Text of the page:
Endings and beginnings

I began my pregnancy with a cannula in my hand, and it ended in the same way.

I didn’t want drugs for labour. Just gas and air, some splashing around in the birthing pool, and breathing my way through it. That was the plan.

But anyone who has given birth knows that plans don’t often play out as they should. I’d imagined giving birth in some zen-like state, surrounded by candles and low-level music.

Instead I was writhing on the toilet floor in my damp maternity swimsuit, begging for an epidural.

So there I was with a cannula in my hand yet again, administering fluids and antibiotics and God knows what else.

The first time I’d had one was nearly 10 months earlier. Because just as my pregnancy didn’t end in the Birthing Suite, it didn’t begin with lights, candles, music, Egyptian cotton sheets and the sun streaming through the window of some glamorous hotel either. Instead it began in an IVF clinic, following two weeks of being pumped full of fertility drugs.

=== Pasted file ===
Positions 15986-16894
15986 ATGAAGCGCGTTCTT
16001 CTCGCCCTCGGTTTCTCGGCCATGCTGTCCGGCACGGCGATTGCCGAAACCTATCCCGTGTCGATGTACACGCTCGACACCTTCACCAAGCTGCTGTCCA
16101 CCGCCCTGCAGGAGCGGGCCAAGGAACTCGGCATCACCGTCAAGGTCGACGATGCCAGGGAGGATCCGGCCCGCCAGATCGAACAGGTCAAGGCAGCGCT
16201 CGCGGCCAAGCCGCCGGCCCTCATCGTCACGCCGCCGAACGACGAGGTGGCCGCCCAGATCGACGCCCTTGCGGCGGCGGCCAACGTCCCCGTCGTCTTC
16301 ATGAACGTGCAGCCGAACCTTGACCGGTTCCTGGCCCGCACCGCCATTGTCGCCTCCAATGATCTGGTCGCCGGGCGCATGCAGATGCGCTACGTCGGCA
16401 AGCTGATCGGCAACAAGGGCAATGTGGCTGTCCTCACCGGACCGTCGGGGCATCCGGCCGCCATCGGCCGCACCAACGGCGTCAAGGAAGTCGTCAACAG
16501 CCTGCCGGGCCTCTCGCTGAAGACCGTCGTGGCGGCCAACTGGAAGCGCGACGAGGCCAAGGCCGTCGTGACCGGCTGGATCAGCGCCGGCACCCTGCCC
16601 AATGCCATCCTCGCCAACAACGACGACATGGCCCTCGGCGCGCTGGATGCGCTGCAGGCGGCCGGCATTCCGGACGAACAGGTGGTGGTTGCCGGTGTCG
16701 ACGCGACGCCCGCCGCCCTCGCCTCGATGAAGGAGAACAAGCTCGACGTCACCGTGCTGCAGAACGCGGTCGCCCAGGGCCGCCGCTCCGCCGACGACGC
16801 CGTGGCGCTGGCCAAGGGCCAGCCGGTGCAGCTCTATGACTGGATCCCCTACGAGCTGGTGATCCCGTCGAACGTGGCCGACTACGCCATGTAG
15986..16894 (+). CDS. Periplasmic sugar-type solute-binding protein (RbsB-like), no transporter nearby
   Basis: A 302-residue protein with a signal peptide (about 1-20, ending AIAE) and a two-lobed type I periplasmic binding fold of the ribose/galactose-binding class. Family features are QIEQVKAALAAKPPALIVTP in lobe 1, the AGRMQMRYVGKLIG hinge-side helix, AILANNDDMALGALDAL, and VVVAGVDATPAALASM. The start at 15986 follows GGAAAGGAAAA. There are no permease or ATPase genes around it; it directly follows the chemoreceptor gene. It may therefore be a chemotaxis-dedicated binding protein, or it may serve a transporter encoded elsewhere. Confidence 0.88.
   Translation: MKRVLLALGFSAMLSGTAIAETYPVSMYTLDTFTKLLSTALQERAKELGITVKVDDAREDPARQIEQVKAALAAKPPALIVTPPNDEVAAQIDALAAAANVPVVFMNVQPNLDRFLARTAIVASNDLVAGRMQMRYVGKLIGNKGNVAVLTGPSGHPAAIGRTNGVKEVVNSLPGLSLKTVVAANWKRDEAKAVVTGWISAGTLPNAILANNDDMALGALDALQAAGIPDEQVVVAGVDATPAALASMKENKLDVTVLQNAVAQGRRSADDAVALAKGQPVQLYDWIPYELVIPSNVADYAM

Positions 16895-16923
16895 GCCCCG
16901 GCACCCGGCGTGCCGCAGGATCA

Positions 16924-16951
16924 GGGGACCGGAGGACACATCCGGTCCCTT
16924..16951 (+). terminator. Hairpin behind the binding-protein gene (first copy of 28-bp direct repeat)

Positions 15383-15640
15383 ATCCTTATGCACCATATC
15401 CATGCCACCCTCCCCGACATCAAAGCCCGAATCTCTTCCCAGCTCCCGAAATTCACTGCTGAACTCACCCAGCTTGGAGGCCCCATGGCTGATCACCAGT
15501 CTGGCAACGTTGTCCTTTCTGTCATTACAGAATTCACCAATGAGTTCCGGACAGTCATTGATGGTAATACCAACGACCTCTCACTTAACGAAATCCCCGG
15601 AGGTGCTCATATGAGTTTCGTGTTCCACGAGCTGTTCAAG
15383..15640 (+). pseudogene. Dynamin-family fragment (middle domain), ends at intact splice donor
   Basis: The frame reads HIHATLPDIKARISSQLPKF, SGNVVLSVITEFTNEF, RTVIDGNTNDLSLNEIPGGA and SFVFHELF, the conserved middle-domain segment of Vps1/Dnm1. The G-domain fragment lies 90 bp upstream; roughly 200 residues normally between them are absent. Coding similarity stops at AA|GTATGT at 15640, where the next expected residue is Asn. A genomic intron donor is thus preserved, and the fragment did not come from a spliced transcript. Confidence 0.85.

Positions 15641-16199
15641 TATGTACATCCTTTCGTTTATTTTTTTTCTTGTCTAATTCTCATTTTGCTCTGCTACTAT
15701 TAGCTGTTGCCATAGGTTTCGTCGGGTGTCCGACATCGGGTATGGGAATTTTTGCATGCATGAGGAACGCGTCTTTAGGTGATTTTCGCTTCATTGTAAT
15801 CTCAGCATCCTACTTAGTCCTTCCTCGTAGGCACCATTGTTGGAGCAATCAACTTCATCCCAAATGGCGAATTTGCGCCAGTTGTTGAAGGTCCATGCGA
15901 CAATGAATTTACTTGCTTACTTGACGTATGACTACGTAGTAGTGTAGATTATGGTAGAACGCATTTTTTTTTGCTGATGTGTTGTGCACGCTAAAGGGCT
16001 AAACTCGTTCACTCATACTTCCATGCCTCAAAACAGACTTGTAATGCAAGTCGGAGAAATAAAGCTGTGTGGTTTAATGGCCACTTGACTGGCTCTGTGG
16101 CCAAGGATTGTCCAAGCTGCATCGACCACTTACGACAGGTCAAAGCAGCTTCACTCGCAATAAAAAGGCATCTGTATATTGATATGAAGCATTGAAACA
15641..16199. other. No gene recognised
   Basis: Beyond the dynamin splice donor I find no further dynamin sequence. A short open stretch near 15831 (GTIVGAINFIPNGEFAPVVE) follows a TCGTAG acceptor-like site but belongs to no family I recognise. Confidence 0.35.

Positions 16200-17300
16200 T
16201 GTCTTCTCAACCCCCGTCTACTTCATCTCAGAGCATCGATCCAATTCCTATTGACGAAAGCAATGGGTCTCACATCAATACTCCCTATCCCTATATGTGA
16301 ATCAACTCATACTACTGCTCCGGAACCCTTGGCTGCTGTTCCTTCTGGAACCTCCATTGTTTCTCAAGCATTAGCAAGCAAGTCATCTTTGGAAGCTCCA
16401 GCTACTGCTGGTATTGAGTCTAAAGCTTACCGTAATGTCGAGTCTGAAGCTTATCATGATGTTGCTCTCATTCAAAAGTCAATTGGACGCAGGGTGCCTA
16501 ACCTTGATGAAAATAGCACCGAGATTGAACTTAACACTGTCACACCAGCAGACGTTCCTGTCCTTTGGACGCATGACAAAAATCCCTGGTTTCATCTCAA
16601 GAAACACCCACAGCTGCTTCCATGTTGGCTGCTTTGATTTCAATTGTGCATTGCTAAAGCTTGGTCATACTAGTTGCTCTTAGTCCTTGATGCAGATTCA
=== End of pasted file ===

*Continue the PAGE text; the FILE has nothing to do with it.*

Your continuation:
As I waited to go through for the extraction, the nurses put a cannula in my hand. I had to try hard not to pass out just in case they told me I couldn’t go through with the procedure, that everything I’d gone through up until that point would have been gone to waste.

Sedative was administered straight into my veins, enough to knock me out altogether, so I woke to find it was all done. Eggs collected; ready for the embryologists to work their scientific magic and make my dream come true.

So nearly 10 months later, there I was again, a cannula in my hand. But this time I wasn’t just dreaming of you.¬†You were about to become a reality.

A 10lb 3oz perfect bundle of reality.

And just like mummy, you had a cannula in your tiny hand.